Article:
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  5. "I have that tea."

"I have that tea."

Translation:Ja mam tamtą herbatę.

January 3, 2016



Why is it tamtą rather than tamtę?


I had this question as well. The declensions of ten and tamten are so similar that the first time I learned them I though they were exactly the same. However, there's a difference, the accusative feminine. It is tĘ for this, but tamtĄ for that. Otherwise it would be too boring, I guess.


Because it's so. Many people say even "tą" instead of "tę".


Why does herbata change to herbatę?


Herbata is tea in the nominative case(the subject of the sentence). Herbatę is in the accusative case(The direct object, the thing being acted upon) of the sentence. The subject is "I" and the direct object is "tea", hence the change.


Just started to learn. Kinda difficult to understand difference between "tamta" and "tamtą" at this stage.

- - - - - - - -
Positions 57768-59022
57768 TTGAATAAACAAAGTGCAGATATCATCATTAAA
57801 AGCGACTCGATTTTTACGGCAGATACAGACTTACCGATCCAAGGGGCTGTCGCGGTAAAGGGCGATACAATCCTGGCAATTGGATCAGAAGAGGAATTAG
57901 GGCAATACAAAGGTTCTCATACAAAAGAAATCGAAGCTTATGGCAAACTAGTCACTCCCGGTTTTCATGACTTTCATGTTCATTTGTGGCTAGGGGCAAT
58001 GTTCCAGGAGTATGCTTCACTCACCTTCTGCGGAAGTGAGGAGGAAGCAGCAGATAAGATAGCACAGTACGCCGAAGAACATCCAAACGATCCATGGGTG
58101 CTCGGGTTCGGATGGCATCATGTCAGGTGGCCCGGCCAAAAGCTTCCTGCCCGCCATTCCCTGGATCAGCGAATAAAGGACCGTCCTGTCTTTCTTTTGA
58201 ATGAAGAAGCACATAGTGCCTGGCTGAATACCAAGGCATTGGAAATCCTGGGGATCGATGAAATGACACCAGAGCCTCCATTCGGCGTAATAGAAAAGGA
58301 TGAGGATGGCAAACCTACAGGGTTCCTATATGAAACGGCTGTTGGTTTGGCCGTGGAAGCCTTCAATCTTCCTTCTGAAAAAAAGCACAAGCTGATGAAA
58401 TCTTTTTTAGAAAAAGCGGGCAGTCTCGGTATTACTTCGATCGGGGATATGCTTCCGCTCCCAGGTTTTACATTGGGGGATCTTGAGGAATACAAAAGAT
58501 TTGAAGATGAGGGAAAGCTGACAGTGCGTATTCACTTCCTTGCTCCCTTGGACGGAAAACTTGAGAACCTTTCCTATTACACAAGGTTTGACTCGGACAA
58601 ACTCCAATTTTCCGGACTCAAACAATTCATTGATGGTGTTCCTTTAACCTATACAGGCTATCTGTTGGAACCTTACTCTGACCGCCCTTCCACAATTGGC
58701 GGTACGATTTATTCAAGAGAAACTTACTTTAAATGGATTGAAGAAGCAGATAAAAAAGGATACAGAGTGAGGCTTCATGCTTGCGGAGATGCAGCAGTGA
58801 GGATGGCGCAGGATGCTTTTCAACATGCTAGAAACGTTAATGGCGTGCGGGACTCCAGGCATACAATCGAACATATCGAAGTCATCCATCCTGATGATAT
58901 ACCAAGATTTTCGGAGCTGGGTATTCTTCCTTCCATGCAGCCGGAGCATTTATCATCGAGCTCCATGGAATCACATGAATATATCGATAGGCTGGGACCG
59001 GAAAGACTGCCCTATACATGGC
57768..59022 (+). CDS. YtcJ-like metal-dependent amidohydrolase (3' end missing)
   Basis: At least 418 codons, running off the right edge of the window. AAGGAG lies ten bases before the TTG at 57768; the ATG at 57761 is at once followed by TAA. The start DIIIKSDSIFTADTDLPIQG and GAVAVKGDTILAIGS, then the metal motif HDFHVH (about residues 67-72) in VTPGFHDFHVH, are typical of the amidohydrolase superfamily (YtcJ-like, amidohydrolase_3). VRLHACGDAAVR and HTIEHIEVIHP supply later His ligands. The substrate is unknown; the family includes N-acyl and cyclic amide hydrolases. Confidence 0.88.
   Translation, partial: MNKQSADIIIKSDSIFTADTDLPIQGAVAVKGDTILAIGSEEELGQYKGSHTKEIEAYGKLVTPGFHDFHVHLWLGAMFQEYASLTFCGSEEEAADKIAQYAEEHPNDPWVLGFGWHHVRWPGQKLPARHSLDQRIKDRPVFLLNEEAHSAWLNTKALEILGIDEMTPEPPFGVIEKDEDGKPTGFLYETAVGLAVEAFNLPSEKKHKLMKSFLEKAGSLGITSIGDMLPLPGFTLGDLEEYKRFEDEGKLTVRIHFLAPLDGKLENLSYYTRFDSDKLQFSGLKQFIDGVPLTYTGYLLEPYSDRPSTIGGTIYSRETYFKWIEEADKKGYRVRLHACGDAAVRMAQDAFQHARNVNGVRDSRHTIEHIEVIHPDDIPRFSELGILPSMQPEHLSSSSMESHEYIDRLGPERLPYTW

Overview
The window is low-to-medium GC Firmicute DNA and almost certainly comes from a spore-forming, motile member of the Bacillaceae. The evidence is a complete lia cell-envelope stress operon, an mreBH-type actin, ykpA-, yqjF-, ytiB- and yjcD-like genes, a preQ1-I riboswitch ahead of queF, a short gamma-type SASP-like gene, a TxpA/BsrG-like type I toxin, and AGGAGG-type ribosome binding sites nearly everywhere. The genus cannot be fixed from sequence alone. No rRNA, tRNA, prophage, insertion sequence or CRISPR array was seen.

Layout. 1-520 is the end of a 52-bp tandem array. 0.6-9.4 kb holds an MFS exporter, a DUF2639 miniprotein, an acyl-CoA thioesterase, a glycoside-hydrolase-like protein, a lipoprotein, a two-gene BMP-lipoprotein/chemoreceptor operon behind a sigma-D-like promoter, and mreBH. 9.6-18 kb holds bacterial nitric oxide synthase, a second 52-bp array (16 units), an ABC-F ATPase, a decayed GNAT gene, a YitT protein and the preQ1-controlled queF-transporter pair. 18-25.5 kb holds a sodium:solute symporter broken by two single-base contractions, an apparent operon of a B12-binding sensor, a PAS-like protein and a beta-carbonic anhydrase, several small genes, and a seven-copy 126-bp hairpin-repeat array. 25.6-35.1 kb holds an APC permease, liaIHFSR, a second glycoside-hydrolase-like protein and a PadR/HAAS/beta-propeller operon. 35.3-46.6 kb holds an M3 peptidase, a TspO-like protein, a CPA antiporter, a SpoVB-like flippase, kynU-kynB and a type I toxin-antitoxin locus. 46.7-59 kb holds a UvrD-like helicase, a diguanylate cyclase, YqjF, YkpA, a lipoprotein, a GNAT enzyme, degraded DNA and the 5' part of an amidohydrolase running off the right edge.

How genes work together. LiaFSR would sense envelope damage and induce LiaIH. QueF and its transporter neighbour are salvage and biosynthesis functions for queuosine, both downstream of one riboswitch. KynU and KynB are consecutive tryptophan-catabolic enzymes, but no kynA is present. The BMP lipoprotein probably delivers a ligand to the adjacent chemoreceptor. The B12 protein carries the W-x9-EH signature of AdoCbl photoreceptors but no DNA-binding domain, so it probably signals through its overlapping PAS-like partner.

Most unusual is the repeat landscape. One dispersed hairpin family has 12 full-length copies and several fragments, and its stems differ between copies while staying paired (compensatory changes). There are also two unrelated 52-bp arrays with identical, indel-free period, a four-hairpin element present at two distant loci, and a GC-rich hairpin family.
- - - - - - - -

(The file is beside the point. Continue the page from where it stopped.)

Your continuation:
"tamta" (tamta herbata) is Nominative, "tamtą" (tamtą herbatę) is Accusative.

Nominative is used mostly for the subject of the sentence (Tamta herbata jest smaczna), Accusative is used for the direct object of the sentence (as here).

I'll let myself assume (from your nickname) that you understand Russian, so that would be "Тот чай - вкусный" vs "Я имею тот чай", Wait, that's not the best example as it looks identically here... OK, "Та вода - вкусная" vs "Я имею ту воду". And yeah, "У меня та вода" would be more natural but wouldn't show anything ;)


Why is it tamtą rather than tamto?


"tamto" is neuter, "tamtą" is feminine. Accusative feminine, as needed by "mieć" (to have).

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